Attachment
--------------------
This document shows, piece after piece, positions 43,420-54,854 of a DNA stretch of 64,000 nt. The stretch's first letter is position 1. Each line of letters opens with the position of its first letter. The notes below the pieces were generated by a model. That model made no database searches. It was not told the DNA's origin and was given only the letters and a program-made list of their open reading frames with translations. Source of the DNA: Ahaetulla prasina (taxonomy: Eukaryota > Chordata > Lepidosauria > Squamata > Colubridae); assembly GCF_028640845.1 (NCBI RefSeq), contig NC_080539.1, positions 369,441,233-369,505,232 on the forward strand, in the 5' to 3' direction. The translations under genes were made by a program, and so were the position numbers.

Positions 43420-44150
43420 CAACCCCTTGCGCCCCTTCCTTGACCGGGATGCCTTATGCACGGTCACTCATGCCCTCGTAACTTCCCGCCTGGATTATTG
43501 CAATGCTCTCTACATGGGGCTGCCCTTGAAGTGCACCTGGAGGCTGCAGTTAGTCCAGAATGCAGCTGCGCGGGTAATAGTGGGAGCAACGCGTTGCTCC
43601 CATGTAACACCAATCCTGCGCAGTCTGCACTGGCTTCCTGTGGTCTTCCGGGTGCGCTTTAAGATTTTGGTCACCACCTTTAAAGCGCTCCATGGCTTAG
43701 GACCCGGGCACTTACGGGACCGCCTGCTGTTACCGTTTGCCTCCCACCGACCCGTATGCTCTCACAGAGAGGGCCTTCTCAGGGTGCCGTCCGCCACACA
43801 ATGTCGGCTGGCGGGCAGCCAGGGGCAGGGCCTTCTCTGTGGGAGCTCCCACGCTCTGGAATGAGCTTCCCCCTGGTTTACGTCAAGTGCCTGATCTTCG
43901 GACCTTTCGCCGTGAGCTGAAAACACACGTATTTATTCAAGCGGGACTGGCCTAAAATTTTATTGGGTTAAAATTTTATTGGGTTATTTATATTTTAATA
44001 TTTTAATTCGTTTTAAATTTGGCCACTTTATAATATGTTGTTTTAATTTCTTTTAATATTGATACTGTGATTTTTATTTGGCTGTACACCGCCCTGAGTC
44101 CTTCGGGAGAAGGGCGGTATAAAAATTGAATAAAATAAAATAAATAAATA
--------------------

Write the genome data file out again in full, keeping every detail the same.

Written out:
This document shows, piece after piece, positions 43,420-54,854 of a DNA stretch of 64,000 nt. The stretch's first letter is position 1. Each line of letters opens with the position of its first letter. The notes below the pieces were generated by a model. That model made no database searches. It was not told the DNA's origin and was given only the letters and a program-made list of their open reading frames with translations. Source of the DNA: Ahaetulla prasina (taxonomy: Eukaryota > Chordata > Lepidosauria > Squamata > Colubridae); assembly GCF_028640845.1 (NCBI RefSeq), contig NC_080539.1, positions 369,441,233-369,505,232 on the forward strand, in the 5' to 3' direction. The translations under genes were made by a program, and so were the position numbers.

Positions 43420-44150
43420 CAACCCCTTGCGCCCCTTCCTTGACCGGGATGCCTTATGCACGGTCACTCATGCCCTCGTAACTTCCCGCCTGGATTATTG
43501 CAATGCTCTCTACATGGGGCTGCCCTTGAAGTGCACCTGGAGGCTGCAGTTAGTCCAGAATGCAGCTGCGCGGGTAATAGTGGGAGCAACGCGTTGCTCC
43601 CATGTAACACCAATCCTGCGCAGTCTGCACTGGCTTCCTGTGGTCTTCCGGGTGCGCTTTAAGATTTTGGTCACCACCTTTAAAGCGCTCCATGGCTTAG
43701 GACCCGGGCACTTACGGGACCGCCTGCTGTTACCGTTTGCCTCCCACCGACCCGTATGCTCTCACAGAGAGGGCCTTCTCAGGGTGCCGTCCGCCACACA
43801 ATGTCGGCTGGCGGGCAGCCAGGGGCAGGGCCTTCTCTGTGGGAGCTCCCACGCTCTGGAATGAGCTTCCCCCTGGTTTACGTCAAGTGCCTGATCTTCG
43901 GACCTTTCGCCGTGAGCTGAAAACACACGTATTTATTCAAGCGGGACTGGCCTAAAATTTTATTGGGTTAAAATTTTATTGGGTTATTTATATTTTAATA
44001 TTTTAATTCGTTTTAAATTTGGCCACTTTATAATATGTTGTTTTAATTTCTTTTAATATTGATACTGTGATTTTTATTTGGCTGTACACCGCCCTGAGTC
44101 CTTCGGGAGAAGGGCGGTATAAAAATTGAATAAAATAAAATAAATAAATA